Nicole’s Strength Training – Guest Post by Gina DeMarco

Nicole’s Strength Training – Guest Post by Gina DeMarco

I asked my strength coach, Gina DeMarco, to write a follow-up post to my cadence revelation (Or should I say revolution?) What you will read below is a brief summary of what we have done and why during these 6 months I have been working with her. (Please note, when she talks about breaking me down, she doesn’t mean to tears, although I might swear on occasion.) The main focus had been for mountain bike racing in 2012, and I will transition back to triathlon in 2013, most likely starting with a half marathon in February.

As a strength coach, I look at an individual’s body as a vehicle of movement and performance. I’m not looking if you have a 6-pack or if your butt is too big or small. I train you for functionality and performance – your appearance is a by-product, albeit a nice by-product. As a coach, it is fantastic to work with an athlete like Nicole who knows her performance markers (speeds, force, times, etc.) because it allows her to hold me accountable and it also gives her the motivation and the assurance that her devotion to our twice weekly sessions is paying off outside of the studio. Seeing improved performance markers gets me just as excited as it does the athlete.

In my first meeting with Nicole, we sat down and discussed her goals. At the time, she was working on her mountain biking and really wanted to improve her force production to be more explosive out-of-the gate and also be able to hold her own on the hills. Next, I put Nicole through a Functional Movement Screen (FMS). An FMS allows me to see her basic movement patterns unloaded to assess how her core activates, her mobility, and any imbalances or asymmetry that may lead to injury.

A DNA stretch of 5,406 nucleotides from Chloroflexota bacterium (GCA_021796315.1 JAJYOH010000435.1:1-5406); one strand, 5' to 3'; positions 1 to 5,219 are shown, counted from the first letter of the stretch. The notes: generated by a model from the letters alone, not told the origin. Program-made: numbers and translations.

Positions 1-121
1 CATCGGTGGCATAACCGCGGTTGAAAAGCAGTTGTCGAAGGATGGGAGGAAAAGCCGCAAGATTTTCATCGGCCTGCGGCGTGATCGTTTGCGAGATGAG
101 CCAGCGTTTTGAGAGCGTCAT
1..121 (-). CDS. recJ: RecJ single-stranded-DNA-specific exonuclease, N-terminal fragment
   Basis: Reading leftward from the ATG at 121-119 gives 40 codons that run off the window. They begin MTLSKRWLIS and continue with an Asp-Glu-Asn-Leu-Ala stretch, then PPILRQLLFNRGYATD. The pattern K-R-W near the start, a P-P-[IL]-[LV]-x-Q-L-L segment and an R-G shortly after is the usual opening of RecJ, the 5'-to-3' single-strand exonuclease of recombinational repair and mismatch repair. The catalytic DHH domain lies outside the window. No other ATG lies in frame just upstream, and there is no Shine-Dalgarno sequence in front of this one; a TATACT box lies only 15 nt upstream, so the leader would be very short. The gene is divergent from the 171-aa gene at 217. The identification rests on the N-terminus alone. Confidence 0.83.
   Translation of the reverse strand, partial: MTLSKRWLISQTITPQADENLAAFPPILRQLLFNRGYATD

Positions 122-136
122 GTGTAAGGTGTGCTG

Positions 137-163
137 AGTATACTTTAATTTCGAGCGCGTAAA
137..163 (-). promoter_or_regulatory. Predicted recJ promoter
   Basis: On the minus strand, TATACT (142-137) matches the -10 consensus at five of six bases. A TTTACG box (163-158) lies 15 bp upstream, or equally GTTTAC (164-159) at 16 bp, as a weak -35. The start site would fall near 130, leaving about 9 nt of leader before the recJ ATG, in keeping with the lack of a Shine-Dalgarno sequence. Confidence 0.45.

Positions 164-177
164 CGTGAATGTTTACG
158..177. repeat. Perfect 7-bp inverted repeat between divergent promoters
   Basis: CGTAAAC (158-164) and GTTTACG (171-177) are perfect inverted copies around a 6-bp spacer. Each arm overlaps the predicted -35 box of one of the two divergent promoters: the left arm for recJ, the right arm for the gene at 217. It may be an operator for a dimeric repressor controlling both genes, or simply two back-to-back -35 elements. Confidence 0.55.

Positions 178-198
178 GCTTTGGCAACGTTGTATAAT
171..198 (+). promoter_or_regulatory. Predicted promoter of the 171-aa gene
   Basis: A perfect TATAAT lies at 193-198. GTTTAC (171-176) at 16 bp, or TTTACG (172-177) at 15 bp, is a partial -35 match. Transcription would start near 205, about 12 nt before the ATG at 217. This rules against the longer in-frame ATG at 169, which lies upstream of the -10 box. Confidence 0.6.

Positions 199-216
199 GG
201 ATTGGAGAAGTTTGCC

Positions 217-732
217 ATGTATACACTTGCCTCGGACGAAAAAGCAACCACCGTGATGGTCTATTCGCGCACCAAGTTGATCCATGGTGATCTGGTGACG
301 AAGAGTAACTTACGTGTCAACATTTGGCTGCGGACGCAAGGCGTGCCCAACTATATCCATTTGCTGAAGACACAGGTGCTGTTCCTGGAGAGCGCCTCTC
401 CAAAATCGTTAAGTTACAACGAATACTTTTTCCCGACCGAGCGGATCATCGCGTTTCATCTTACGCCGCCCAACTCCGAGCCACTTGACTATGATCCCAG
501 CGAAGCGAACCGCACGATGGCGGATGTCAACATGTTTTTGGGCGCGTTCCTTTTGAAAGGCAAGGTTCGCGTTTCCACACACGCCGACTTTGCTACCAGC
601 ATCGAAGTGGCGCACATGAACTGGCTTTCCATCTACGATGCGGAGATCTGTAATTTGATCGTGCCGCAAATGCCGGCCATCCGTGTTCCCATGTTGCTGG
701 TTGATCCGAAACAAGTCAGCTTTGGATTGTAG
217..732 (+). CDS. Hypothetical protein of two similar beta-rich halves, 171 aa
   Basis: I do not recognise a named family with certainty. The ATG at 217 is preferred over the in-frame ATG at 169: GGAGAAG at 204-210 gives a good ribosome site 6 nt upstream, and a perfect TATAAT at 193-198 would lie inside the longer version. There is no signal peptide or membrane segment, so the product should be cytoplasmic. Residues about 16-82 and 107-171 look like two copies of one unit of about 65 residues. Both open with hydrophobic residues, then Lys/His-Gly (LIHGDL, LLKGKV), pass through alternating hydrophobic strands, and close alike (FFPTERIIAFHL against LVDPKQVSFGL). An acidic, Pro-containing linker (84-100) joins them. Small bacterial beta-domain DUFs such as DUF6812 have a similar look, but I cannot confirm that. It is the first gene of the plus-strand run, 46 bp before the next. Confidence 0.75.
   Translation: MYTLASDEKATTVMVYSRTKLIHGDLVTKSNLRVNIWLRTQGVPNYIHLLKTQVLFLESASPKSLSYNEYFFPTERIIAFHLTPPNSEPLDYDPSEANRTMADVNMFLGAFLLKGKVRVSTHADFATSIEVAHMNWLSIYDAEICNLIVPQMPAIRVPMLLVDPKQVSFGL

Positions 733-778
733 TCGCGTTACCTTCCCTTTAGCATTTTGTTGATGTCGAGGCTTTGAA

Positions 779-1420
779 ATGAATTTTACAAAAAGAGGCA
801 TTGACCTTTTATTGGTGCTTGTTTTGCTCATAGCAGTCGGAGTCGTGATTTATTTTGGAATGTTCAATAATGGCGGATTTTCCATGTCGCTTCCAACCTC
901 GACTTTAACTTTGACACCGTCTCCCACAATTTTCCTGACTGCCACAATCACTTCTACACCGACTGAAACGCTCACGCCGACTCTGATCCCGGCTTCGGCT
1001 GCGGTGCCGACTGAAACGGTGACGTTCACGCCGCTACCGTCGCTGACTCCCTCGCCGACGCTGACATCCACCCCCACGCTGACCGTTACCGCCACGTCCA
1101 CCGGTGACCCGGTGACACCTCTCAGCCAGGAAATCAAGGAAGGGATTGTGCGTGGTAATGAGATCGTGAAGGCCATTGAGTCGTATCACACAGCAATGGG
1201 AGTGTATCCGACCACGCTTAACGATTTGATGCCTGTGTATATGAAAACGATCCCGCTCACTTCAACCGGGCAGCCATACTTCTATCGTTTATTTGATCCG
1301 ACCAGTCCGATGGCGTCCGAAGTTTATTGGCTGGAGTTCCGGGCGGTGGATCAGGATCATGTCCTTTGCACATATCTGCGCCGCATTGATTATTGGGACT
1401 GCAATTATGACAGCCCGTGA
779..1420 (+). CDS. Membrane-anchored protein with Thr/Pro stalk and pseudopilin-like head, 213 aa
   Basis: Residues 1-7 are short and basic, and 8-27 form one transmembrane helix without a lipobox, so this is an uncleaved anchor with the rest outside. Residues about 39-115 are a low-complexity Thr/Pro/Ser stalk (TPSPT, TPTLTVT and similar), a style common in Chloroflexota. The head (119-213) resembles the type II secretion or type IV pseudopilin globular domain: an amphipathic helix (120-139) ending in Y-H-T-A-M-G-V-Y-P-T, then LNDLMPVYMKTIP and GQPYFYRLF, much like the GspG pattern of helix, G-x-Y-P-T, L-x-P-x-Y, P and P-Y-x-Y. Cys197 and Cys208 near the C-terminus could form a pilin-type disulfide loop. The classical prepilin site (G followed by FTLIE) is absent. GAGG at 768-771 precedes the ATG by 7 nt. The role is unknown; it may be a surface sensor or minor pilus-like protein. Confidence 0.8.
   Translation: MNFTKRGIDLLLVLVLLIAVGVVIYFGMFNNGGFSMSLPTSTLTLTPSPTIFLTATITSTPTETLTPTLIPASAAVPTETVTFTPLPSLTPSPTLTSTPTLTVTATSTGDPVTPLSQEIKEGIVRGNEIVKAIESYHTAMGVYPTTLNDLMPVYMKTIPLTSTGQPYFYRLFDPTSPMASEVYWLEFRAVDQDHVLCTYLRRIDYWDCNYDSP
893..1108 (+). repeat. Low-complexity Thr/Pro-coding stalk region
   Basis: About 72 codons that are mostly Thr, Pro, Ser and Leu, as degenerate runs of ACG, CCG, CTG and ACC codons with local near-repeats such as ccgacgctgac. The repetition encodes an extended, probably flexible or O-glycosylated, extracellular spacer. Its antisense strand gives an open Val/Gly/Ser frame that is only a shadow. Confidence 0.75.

Next, before developing her program, I assessed the biomechanics used in her sport. In mountain biking, the biggest movement is the repeated push of the pedal and the return pull – a ton of leg power, leg endurance, and the ability to have that explosiveness when she needs. Secondly, she needs a strong core to be efficient as well as strong forearms and shoulders. From her FMS, she showed some instability in her hip strength, super tight shoulders and lats, and a little bit of weakness activating her core to stabilize her movement.

In her program, her first cycle included a lot of legs, I mean a lot! I wanted her legs strong. And I wanted her to begin activating and involving her glutes more to aid in the power generation. Her program involved deadlifts, RDL’s & front squats as well as corrective core and shoulder exercises. We also worked on her single leg balance and proprioception by doing exercises on the airex and the Smartboard. We kept her rep count around 8-10, and her volume relative low so she could simply push and pull a lot of weight and gain strength. Her next phase, we began working much more on her explosiveness. We began adding in more plyometric movements and more dynamic exercises like kettlebells and the Olympic Clean. We really worked on that reaction force from the floor into her movements. Because we were only lifting twice a week, and she gave me permission to completely break her down – her workouts were intense, but she had the added benefit of a long recovery time. The fast-twitch muscle fibers were what we were after, and each session consisted of short bouts of high-intensity activity. Her sets and reps were both low in this stage.

Her next phase was a natural progression into a strength-endurance focus. We increased her rep and sets but kept the weights the same, or even increased her until she fatigued…and then we went again, and again. This was definitely the most challenging phase of Nicole’s training and she proved tough. Performance training is also about learning how to push mentally and be resilient. Nicole’s tenacity is one of her strongest attributes and is the hardest things to cultivate in an individual…you either have it, or you don’t.

Currently, we are focusing her program on hypertrophy and repeating several of the off-season phases until she is ready for competition again. It’s great to train Nicole because she wants to get better and has the drive to back it up. It’s going to be an exciting competitive season as we see her squash her times from last season!

About MotionX
MotionX Studio is a privately owned fitness studio specializing in sport training & conditioning located in Colorado Springs, CO. The 3800 sq. foot facility offers a variety of movement classes including yoga as well as group sport classes, personal performance training, and Gyrotonic. www.MotionXstudio.com

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Nicole Odell

nicole@neoendurancesports.com

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